• Brian Cain, of Montpelier, Vt., had quite a day in his first USGA championship start. Not only was he celebrating his 28th wedding anniversary with wife, Lilli, but the 57-year-old also made an eagle-2 on his opening hole, the 368-yard, par-4 10th and nearly aced the 172-yard, par-3 17th, knocking a 5-iron to inches of the hole. On No. 10, he holed out a 9-iron from 135 yards. Cain, who is entering his ninth season as the Montpelier High golf coach, posted a 1-under 71.

  • This was the first time that Dean Channell’s wife, Kathy, had watched him play in a competitive event. Kathy came out to watch the last nine holes, where Dean registered four birdies en route to his 68.

Quotable

“Without question it helped me. I am familiar with the shots. It played a lot faster when it first opened so it has changed over the years. But it is nice to look at a green and semi-know what the contour is. You don’t have to stress about it.” – Dean Channell on his familiarity with Old Chatham

“Over the years, I’ve probably played better golf walking than riding. Maybe it is [more] time to think [between shots]. And your whole life, you’ve got that timing between shots.” – Greg Condon, of Monte Vista, Colo., on his preference to walk over riding in the U.S. Senior Amateur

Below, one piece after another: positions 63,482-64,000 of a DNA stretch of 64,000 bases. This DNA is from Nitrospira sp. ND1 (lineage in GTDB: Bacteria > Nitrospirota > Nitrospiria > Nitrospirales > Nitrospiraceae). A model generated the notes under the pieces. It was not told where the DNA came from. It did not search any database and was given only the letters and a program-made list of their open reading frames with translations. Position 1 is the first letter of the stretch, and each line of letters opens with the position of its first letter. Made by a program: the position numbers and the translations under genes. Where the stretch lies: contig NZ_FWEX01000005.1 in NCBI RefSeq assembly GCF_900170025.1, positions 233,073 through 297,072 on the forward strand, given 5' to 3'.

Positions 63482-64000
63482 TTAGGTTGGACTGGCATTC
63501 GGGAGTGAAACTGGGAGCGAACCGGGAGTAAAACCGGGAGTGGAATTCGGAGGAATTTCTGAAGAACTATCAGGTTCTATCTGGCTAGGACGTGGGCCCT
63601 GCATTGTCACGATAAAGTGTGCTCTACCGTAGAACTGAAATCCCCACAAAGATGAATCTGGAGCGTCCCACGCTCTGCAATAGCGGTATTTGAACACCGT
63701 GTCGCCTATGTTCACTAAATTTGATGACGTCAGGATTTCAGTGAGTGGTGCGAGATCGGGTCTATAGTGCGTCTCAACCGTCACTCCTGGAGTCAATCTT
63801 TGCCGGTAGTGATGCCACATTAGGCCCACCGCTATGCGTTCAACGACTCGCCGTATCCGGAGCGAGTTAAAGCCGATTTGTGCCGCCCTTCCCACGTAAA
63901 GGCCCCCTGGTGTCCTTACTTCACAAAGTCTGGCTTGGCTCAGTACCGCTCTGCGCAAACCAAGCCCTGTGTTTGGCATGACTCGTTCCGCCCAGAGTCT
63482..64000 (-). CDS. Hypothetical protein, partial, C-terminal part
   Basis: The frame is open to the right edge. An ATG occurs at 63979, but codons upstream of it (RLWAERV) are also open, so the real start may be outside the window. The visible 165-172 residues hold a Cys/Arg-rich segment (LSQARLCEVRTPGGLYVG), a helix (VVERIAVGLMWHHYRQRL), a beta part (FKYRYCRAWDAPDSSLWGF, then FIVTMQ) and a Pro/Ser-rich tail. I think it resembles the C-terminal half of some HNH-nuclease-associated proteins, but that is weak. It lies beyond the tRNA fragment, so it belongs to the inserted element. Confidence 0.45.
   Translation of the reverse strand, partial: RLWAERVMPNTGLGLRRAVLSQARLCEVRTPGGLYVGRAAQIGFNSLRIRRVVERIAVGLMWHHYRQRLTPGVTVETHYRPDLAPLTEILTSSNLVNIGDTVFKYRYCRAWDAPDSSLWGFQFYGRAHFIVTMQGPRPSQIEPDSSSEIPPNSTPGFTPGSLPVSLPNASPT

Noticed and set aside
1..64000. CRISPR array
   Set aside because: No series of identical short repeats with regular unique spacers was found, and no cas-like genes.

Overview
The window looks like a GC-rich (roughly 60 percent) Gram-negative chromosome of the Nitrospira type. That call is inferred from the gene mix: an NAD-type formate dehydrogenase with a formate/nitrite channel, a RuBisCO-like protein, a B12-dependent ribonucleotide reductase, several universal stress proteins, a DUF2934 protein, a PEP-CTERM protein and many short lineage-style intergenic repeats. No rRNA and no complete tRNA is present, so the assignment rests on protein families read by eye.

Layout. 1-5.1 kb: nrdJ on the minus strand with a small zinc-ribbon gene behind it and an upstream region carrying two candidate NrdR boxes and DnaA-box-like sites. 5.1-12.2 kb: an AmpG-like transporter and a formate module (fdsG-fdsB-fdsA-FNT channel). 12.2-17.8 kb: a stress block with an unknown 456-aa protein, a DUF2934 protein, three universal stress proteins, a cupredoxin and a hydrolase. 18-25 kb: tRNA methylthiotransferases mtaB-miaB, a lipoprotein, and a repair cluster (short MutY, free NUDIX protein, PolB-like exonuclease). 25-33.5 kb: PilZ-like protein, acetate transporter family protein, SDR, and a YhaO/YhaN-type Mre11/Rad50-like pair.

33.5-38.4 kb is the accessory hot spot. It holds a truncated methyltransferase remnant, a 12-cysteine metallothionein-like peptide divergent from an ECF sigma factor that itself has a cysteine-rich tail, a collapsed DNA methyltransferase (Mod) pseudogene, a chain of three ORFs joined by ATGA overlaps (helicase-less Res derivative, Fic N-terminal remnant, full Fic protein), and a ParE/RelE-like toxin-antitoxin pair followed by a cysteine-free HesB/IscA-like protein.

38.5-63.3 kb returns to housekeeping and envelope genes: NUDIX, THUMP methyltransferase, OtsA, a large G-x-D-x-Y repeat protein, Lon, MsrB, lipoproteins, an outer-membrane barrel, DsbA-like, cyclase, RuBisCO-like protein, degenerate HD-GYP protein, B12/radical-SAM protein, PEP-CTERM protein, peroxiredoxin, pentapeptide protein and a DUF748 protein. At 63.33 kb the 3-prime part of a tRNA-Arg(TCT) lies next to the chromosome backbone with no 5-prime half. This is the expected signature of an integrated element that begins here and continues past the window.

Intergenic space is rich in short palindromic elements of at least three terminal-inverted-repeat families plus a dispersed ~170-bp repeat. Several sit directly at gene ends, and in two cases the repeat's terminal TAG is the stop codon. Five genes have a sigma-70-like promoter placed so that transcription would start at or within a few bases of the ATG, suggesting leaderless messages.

“That’s an honor. I think they did that for [North Carolina native] Scott Harvey down at Pinehurst also [for the 2019 U.S. Amateur]. I think that’s a really nice gesture. It’s something you always will remember, which is kind of cool.” – Paul Simson, of Raleigh, N.C., on hitting the first tee shot of the championship

“I’ve kind of been fighting a little neck issue and it’s been tough to swing at it. I feel a little bit better than we’re in at 77, and maybe if I can get it a little looser tomorrow, we can get us a decent round and get into match play.” – Simson on his round.

“This will be my last [U.S. Senior Amateur]. I haven’t really played with a pencil in my hand since April at the Coleman [Invitational at Seminole Golf Club]. That’s the last real tournament I played. I realize that my [competitive] days are over. I still enjoy playing. But I don’t have any delusions of grandeur.” – Marvin “Vinny” Giles, 76, of Richmond, Va., on his expectations this week

“It’s the only goal I have anymore. I’m spotting [most of the field] 20 years and probably 30 or 40 yards.” – Giles on his quest to qualify for match play

“It was a good score. If you drive it the fairway, with the big greens, you can play. But if you hit in the rough it is a lot of work out there. It is hard to get a club through with it wet and gnarly.” – Michael McCoy, of Norwalk, Iowa, on the championship setup at Old Chatham

“I don’t play a lot of recreational golf. I still am addicted to competitive golf and [I enjoy] standing over a ball, knowing that you have to execute. My experience is mostly in New England but I have a lot of it. Once I got inside the ropes it felt like, ‘I want to hit this shot.’” – Brian Cain, of Montpelier, Vt., on his first USGA championship appearance

David Shefter is a senior staff writer for the USGA. Email him at dshefter@usga.org.